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Flooding Looms Along Water Street In Downtown Wilmington

By Christina Haley O'Neal, posted Sep 24, 2018
Floodwaters linger on Water Street, near the intersection of Walnut Street, on Monday morning. (Photo by Cece Nunn)
River floodwaters in downtown Wilmington are set to rise this week, as some businesses along Water Street prepare for potential flooding.

Forecasters with the National Weather Service in Wilmington said that moderate tidal flooding of the Cape Fear River will continue at downtown Wilmington's waterfront with each high tide, through the middle of the week. According to its flood report at noon Monday, levels will increase, especially with tidal flooding Monday night through Wednesday. 

"Levels could reach about 8 feet with peak high tides. Lesser impacts will likely continue through the end of the week," stated the report.

While many downtown businesses have opened, others along Water Street were preparing for the floodwaters to rise.

On Monday morning, water was still looming on portions of the roadway, including near the Hotel Ballast, 301 Water St. Officials with the hotel said Monday that it had sustained minimal damage from Hurricane Florence, which made landfall Sept. 14 in the Wrightsville Beach area.

 The hotel was serving guests Monday while preparing for the river waters to rise.

"We’re preparing for it like the rest of [the businesses in the area]," a representative with the hotel said Monday morning. "We fared well through the storm and still have ground floor doors sandbagged. We had minimal damage and just left the sandbags there. We're waiting for the flooding to stop and keeping our fingers crossed."

Flooding has reached the intersection of Market and Water streets. That's near the Alton Lennon Federal Building and U.S. Courthouse, which has closed because of impacts of the hurricane.

"The courthouse is closed indefinitely due to the damages and consequences of Hurricane Florence," said Statt Moore, clerk of court for the U.S. District Court, Eastern District of North Carolina. "The courts are actively working with GSA (General Services Administration) to determine the extent of the damage, but the assessment has not yet been completed."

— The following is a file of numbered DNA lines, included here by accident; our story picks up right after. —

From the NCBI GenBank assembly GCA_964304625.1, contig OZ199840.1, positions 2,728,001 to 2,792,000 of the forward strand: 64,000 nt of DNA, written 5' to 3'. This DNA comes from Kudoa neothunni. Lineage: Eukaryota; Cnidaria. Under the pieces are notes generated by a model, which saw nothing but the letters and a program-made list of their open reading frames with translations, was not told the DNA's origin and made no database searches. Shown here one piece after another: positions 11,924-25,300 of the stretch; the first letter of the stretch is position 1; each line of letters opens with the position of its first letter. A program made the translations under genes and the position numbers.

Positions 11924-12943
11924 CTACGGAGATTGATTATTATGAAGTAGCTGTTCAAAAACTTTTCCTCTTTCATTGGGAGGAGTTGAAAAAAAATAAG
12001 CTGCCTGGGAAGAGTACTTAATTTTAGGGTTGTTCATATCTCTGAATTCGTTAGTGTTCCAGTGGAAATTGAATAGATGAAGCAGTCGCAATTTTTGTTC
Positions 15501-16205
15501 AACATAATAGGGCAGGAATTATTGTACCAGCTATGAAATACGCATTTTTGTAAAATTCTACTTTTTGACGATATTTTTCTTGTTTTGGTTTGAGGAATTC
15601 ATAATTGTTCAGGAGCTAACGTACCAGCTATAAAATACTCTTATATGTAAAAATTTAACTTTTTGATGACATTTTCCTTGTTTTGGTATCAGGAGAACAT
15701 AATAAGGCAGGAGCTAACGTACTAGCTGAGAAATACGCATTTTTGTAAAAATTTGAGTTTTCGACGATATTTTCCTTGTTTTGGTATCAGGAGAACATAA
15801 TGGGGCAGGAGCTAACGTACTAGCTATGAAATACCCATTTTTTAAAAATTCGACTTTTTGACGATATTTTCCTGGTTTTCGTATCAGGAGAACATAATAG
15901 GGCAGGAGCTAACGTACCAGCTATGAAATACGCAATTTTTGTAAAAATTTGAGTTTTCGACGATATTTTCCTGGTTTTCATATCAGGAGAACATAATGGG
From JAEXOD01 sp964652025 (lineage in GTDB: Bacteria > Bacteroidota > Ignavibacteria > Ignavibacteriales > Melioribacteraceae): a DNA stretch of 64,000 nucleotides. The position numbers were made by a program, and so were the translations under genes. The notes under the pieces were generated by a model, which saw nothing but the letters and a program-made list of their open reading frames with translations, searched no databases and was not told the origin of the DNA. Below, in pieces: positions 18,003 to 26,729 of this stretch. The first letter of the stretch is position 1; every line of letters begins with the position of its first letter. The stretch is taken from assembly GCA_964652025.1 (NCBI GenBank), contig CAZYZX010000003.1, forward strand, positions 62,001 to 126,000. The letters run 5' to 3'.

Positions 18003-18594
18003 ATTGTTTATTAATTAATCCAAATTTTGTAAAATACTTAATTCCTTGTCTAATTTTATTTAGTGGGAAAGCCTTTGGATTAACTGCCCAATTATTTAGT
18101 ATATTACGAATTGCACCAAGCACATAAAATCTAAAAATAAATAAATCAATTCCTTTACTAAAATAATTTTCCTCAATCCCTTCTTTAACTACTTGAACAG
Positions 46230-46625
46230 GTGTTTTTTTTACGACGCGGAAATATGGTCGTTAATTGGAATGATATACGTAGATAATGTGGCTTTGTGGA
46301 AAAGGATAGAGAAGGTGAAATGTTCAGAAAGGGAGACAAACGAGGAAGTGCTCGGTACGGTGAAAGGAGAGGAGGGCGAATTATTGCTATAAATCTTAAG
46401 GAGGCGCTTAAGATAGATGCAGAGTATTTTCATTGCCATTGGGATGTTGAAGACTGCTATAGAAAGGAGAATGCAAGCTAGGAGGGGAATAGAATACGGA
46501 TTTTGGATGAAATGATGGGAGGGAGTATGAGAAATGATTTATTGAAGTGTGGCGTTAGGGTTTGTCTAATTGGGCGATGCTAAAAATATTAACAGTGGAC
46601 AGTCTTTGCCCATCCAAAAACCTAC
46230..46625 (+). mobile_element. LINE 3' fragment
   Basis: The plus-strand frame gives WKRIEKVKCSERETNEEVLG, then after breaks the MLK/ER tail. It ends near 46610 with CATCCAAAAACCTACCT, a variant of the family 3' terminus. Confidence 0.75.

An official with GSA could not be reached Monday for comment on what prompted the courthouse to close.

Offices within the courthouse will be relocated somewhere in the Wilmington area, said Moore. GSA will determine where those offices will go.

According to NWS forecasters, if waters reach a little more than 6 feet, Water Street would be covered for two blocks, beginning near the courthouse steps to about a block south of Market Street. "The deepest water on Water Street is 6 to 12 inches deep in the center of the road just south of Market Street," stated the report.

If levels reach 8 feet, which was about the height predicted for the highest point at about 11 p.m. Monday, there could be up to 3 feet of water on Water Street.

The Wilmington Convention Center has also reported extensive damage, but not from flooding, city spokesman Dylan Lee said Monday. Water damage was sustained from wind and rain. Lee said crews are working on drying out the convention center, adding that damages will be further assessed.

So far, flooding has not been an issue for the Wilmington Convention Center, and city officials are hopeful that flooding will not be an issue Monday evening, Lee said.

The city of Wilmington sent out a notice Friday advising area businesses and residents about the downtown flooding. Officials with the city said they continue to monitor the rising waters in the downtown area during high tide.
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